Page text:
Meanwhile, back at War Lord central, Eric from Accounting- I mean, the Emperor- I mean, the War Lord, has arrived to take charge of the situation, and he is not as forgiving as I am. Here’s here to put them back on schedule. An entire LEEEEEEGION of his best troops… etc. Goggles tries to blame it on Ghengis, accusing him of working with the Doctor, but Eric is having none of it.

A SIDRAT attacks, and despite the entire invasion coming from a single doorway, an insufficient defense is mounted, and War Lord soldiers storm the place, taking the Doctor and the brainwashing equipment. Making the capture of the brainwashing device and subsequent deprogramming an exercise in futility- it is now back in War Lord hands to begin ultra-brainwashing.

Capture: War Lord soldiers (The Doctor)
Escape: None…?!?
No, no escape- instead, the Doctor receives the proposal of alliance from Ghengis- the War Chief is not a War Lord, but a Time Lord! A rogue from his people, like the Doctor, he recognizes his old school chum and offers him a ruling place by his side, if he will help to perfect the brainwashing equipment (which the duped Dr. Gullible still doesn’t think works correctly). The War Lord plan is revealed to be an ultimate army- the best fighters from human history equipped with War Lord technology, which Ghengis intends to co-opt as a galactic peacekeeping force. (The old “Once we conquer and rule the entire galaxy, we can bring peace to it…” chestnut.) Meanwhile, Goggles only becomes more suspicious of the two…

The rebels have survived another SIDRAT attack (failing to adequately defend invasion coming from a single doorway again, with the benefit of HAVING A MACHINE GUN SET UP AND TRAINED ON IT FROM BEFORE IT EVEN OPENS), and now have pulled together their forces, including Mexican bandit Arturo Villar, leader of the largest organized resistance group, whom Jamie must bluff as the supposed leader of the rebel army in full Tartan regalia. The group plans to seize a SIDRAT as before, only this time with a much bigger army (it worked so well the first time…?) inside- and begin a daring series of hit-and-raid runs to harry War Lord command posts to force them to respond. However, the War Lords figure out this plan, and the Doctor ‘sends’ them a SIDRAT and leads to their capture, betraying them to captivity rather than seeing them slaughtered as the War Lords planned. (This gambit has worked so well in the past- see “The Two Towers” under ‘Smeagol’).

Capture: The Doctor (Everybody else)
Escape: The Doctor?
Yes, of course, the Doctor is still on the side of good- despite Villar’s disbelief and attempt to strangle him when Goggles, looking to get rid of him, throws him in unarmed with what he rightly believes are angry and vengeful prisoners who feel betrayed. However, before the group can be fully Gollumed, Ghengis arrives with the brainwashing device for the Doctor to begin experimenting on. Even Jamie is wary that the Doctor has sold them out as the Doctor puts him under the device- but when he comes out the other side with his free will intact and is forced to improvise a false brainwashing persona, the Doctor’s loyalty is proved. While oafish Villar spoils the ruse by refusing to play along (opting instead to try and strangle the Doctor again), it is enough time for the ‘processed’ rebels to sidle up to the guards and overpower them.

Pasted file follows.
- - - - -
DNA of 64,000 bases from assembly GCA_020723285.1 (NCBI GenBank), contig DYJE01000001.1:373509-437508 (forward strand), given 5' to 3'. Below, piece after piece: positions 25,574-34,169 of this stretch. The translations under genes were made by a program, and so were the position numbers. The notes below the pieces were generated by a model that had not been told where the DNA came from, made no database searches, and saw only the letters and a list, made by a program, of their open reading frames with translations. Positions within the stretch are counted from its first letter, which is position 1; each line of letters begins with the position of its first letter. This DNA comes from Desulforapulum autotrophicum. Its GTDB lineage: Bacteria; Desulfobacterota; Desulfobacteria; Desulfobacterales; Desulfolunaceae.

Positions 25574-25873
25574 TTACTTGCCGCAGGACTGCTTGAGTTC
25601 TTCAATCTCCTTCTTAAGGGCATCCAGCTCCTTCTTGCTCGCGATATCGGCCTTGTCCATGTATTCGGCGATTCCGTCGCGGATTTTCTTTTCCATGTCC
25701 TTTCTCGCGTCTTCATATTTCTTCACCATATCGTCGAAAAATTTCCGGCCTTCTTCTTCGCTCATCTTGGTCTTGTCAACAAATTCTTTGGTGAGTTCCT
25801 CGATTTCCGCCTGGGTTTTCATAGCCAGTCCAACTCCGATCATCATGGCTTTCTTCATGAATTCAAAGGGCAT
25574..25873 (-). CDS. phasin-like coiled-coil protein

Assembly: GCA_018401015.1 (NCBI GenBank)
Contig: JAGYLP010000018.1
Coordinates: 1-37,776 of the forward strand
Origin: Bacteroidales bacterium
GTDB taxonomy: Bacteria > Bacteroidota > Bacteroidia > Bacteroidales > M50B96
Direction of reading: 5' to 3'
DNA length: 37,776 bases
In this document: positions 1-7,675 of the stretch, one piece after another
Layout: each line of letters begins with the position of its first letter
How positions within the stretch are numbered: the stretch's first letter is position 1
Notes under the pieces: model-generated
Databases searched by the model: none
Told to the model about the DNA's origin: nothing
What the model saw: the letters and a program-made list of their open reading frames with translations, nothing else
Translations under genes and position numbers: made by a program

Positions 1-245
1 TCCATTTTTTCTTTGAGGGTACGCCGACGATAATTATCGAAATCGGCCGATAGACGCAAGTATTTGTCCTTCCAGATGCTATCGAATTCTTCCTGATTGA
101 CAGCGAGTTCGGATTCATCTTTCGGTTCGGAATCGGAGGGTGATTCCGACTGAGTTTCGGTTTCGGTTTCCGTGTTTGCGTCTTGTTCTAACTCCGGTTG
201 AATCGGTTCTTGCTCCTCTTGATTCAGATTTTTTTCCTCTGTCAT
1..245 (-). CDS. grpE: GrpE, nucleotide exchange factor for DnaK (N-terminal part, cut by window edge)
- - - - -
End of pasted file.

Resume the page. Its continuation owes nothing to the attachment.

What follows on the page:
Meanwhile, Goggles uses security camera footage to reveal Ghengis’ offer and plans of takeover to Eric from Accounting, and Ghengis is arrested. He is freed during a rebel attack, and shoots Goggles dead. (3 down, 2 to go) and then reveals that the SIDRATs are breaking down- he needed the Doctor to help him takeover because his usefulness to the War Lords would soon have been over anyhow. The price of fine locational control and remote control away from Time Lord maintenance is a very short life span for the devices, which no longer have the range to return all of the human captives back to their own times. (In the New Series, the Doctor would tell them to establish some sort of colony on this planet eschewing violence forever or some such, I’m sure…). The Doctor realizes that there is only one way to get everyone home and away from these endless war games… he must contact the Time Lords.

The panicked Ghengis flees rather than facing the justice of the Time Lords, but runs into Eric from Accounting, who shoots him dead. (4 down, 1 to go… I think I’ll go back to calling him the War Lord, now). Villar and his men capture the War Lord, and bring him back to the Doctor… who produces a series of cards which he mentally shapes into a cube, containing all of the pertinent data about their current situation and a call for help. He then says hasty goodbyes and flees in the last SIDRAT, bound for the 1917 zone where the TARDIS is, as a loud oncoming roar can be heard, and the War Lord fearfully intones “They’re coming…”

The Doctor and company run pel-mel across the rocky landscape towards the TARDIS… a seemingly impossible goal as the power of the Time Lords descends upon them, slowing time and increasing gravity, making every inch another mile… time gets slower and slower the closer and closer they get… as it slows down to a crawl.
Capture: The Time Lords
Escape: Run!!!